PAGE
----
What Job hath here said, that he was full of confusion, and that his affliction encreased, may serve to account, in some measure, for the many hasty complaints he throws out. It is one of the most interesting beauties of the scriptures, and for which we never can sufficiently offer up our praises to GOD the HOLY GHOST, that he hath not only recorded the faith of the eminent servants of the Lord, but their frailties also. And the gracious intention of that blessed, and condescending Teacher, in this kind and merciful act, no humble soul should be at a loss to understand. Surely it was to comfort the LORD'S people, under their infirmities, that, as these things were written aforetime, written for our learning, so we in the view of them through patience, and comfort of the scriptures, might have hope. Romans 15:4 .
OUR views of Job in this chapter are various. In one part of it, we behold him in the exercise of grace. In another under the frettings of nature. Alas! What is man in his highest attainments, when for a moment he loseth sight of JESUS? My Brother! if you know anything of your own heart, you will know also, if so be that the LORD hath quickened you, to a new and spiritual life, that you are still in the body; and a body of sin and death, which drags down the soul. Much of nature as well as grace, is in the best of saints. If you have the spirit of CHRIST, you have also a body of flesh. If you have strong faith, you know what it is to have strong corruptions. And hence, were it not that perpetual communications are imparted, to keep the soul alive amidst the rubbish of corruption, what believer would be able to withstand long the many powerful foes of his salvation, which he hath to encounter?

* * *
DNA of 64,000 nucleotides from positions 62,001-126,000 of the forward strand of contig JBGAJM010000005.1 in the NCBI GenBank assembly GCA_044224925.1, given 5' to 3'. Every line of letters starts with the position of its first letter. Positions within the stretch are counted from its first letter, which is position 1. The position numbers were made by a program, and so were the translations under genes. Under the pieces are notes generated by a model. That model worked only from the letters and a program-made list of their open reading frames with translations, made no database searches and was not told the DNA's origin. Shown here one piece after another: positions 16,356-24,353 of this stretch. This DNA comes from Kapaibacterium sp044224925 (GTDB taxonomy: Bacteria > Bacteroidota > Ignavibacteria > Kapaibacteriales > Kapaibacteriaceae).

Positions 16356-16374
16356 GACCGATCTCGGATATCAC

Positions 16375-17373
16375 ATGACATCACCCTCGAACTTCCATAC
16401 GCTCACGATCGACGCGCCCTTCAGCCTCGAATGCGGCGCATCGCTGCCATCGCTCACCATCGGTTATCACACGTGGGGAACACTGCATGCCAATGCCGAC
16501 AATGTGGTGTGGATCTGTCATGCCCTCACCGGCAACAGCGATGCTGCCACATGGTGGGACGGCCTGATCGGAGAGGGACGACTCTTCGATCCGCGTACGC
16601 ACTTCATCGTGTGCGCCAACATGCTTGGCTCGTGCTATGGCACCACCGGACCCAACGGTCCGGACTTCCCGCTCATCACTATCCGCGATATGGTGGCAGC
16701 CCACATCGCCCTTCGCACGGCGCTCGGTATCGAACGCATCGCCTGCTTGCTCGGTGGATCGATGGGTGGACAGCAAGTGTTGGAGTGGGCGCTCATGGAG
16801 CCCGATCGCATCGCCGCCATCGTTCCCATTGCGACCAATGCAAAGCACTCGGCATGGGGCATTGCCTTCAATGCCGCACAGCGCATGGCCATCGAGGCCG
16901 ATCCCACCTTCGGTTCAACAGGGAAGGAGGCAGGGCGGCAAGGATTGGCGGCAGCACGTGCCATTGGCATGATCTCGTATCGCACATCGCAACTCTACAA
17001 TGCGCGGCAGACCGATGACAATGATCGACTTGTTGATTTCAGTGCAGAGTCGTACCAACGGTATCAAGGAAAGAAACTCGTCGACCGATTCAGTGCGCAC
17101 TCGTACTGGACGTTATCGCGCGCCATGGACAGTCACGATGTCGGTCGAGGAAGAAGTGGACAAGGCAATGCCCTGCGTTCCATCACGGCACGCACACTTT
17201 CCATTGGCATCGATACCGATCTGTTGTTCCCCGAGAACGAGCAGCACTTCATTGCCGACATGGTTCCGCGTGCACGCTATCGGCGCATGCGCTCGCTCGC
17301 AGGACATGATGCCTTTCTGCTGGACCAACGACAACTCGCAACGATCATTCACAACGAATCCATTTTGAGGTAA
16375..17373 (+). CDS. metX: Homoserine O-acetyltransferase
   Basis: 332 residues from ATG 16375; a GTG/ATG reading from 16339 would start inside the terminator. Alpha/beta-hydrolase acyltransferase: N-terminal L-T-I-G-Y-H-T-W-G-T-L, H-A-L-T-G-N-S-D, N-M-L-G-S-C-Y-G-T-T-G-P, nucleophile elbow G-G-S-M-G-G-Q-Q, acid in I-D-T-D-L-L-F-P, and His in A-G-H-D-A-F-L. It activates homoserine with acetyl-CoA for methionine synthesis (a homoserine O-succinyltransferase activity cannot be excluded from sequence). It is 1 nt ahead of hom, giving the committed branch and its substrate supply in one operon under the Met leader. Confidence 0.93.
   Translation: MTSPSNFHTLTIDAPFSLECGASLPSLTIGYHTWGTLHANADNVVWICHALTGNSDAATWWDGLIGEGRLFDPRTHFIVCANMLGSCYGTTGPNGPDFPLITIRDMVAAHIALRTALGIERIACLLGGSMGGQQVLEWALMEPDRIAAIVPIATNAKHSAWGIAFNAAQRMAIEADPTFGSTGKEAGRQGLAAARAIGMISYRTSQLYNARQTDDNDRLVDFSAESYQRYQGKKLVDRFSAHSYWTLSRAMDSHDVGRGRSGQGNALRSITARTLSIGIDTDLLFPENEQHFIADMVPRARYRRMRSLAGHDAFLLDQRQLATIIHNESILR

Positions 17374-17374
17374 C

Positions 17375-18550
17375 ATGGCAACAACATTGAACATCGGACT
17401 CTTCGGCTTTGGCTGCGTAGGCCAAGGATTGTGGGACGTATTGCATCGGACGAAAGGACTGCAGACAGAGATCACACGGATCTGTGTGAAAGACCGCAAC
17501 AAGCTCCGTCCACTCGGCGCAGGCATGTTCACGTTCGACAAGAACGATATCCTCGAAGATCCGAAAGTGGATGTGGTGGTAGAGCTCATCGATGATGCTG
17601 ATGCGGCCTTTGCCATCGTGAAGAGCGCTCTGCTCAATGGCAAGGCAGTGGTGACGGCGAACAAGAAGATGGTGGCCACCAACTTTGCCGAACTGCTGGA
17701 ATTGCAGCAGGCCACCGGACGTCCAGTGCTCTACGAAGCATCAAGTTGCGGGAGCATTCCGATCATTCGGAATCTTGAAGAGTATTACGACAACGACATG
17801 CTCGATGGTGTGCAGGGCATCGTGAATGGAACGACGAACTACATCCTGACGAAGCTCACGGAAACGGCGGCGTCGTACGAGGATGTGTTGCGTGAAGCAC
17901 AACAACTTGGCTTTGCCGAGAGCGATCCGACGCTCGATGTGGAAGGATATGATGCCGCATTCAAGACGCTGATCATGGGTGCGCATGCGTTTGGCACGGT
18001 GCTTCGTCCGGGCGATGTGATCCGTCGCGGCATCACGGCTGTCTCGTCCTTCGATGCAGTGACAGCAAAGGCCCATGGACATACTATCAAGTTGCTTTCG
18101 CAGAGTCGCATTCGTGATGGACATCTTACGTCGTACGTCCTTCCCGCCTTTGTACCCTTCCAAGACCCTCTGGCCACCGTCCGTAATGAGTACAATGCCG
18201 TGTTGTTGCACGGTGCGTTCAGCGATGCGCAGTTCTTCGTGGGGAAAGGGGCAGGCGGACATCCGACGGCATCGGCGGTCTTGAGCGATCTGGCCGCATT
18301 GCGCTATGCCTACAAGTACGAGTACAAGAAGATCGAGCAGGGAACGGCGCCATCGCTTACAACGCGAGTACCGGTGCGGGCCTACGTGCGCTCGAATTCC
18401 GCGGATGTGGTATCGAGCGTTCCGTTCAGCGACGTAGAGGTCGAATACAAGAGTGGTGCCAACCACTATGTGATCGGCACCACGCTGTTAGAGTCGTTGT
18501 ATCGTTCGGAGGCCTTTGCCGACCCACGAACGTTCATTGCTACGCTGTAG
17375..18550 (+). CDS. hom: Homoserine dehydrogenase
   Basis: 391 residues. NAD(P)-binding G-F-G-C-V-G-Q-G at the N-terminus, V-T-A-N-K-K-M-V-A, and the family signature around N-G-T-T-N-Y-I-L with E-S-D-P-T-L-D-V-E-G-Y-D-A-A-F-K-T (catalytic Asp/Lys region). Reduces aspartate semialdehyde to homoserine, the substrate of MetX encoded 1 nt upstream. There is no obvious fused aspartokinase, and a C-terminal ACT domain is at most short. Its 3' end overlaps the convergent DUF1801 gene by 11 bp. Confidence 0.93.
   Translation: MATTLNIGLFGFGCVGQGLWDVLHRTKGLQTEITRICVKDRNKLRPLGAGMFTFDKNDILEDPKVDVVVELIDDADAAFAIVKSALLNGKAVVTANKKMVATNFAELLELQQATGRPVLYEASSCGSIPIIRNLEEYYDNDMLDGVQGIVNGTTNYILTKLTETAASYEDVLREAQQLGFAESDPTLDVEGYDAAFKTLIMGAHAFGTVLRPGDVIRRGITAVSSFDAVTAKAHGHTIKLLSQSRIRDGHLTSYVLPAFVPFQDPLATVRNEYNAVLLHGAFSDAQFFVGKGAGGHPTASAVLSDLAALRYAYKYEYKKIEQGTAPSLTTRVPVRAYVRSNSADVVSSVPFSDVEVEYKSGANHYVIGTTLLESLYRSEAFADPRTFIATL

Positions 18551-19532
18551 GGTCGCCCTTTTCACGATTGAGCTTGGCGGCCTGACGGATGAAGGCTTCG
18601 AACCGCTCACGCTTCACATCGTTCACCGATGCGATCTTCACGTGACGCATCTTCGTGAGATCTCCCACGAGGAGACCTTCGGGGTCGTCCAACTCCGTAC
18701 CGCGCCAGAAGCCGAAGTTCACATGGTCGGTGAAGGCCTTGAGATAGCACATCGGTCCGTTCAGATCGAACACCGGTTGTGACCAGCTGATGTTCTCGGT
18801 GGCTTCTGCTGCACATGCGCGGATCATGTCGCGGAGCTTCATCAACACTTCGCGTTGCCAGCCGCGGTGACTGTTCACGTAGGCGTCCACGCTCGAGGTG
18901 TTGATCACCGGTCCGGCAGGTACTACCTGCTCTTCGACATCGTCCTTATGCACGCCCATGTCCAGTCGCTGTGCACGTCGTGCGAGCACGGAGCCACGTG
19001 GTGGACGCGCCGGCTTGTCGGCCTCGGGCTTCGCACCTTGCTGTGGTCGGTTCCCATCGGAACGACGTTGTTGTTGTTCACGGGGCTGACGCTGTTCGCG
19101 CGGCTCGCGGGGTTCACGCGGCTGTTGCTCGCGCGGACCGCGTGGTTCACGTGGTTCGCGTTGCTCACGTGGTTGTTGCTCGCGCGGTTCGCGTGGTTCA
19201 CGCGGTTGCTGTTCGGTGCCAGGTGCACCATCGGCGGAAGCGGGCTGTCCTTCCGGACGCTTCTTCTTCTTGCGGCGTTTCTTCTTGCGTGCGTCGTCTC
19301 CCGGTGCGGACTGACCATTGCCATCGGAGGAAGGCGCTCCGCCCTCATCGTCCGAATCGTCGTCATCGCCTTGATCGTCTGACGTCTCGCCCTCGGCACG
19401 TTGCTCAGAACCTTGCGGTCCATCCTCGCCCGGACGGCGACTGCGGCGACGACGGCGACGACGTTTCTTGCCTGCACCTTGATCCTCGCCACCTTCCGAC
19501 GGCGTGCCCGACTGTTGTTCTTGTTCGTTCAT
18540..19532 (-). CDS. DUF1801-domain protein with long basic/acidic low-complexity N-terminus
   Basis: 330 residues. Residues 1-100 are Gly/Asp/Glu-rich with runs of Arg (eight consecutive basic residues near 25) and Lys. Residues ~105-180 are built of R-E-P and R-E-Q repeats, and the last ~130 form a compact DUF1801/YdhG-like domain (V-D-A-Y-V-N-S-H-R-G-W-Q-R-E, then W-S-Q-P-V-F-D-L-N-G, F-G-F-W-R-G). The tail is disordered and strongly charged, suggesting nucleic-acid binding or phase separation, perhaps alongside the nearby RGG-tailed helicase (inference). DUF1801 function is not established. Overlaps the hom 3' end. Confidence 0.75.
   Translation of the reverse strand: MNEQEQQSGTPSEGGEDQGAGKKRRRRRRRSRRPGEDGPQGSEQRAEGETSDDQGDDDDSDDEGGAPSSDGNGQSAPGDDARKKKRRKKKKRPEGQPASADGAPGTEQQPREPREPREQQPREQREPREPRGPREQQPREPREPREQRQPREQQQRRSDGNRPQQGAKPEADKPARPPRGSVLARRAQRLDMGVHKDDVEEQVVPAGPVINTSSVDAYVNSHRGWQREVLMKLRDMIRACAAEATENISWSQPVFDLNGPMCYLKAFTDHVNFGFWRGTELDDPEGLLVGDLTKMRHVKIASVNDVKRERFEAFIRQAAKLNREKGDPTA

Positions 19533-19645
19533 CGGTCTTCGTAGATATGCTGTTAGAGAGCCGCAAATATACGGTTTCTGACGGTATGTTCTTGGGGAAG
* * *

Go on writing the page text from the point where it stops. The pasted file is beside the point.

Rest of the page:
We see Job, in this chapter, giving way to much impatience. But it will be a profitable view of the subject, if from the view we are led to see where our strength is, and by whom alone the best of men are kept, from similar backslidings. My Brother! it is JESUS alone that keeps his people in the hour, and from the power of temptation; and to have an eye steadfast upon him, to live to him, to believe in him, to delight ourselves in him, to lie passive in his hands, under every dispensation however trying, to be pleased with him as a sure friend when all things frown, as though he was turned to be our enemy; to depend upon his word, his faithfulness, his truth, when every method whereby he can be faithful, seems for the time to be lost; and like the prophet, when the fig trees blossom, and the fields fruit both fail; yet even then to live upon an unchangeable GOD in CHRIST, when all outward circumstances are changed; this, this is the patience of the saints. This is what GOD the FATHER is pleased with, in the grace of his dear Son, manifested in the faith of his people, and while the believer thus gives glory to GOD, GOD will give peace to the believer. Them that honor me, said GOD, I will honor. Oh! then for grace to live to his glory, in dark seasons as well as light, and to make CHRIST all and in all.
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Hawker, Robert, D.D. "Commentary on Job 10". "Hawker's Poor Man's Commentary". https://www.studylight.org/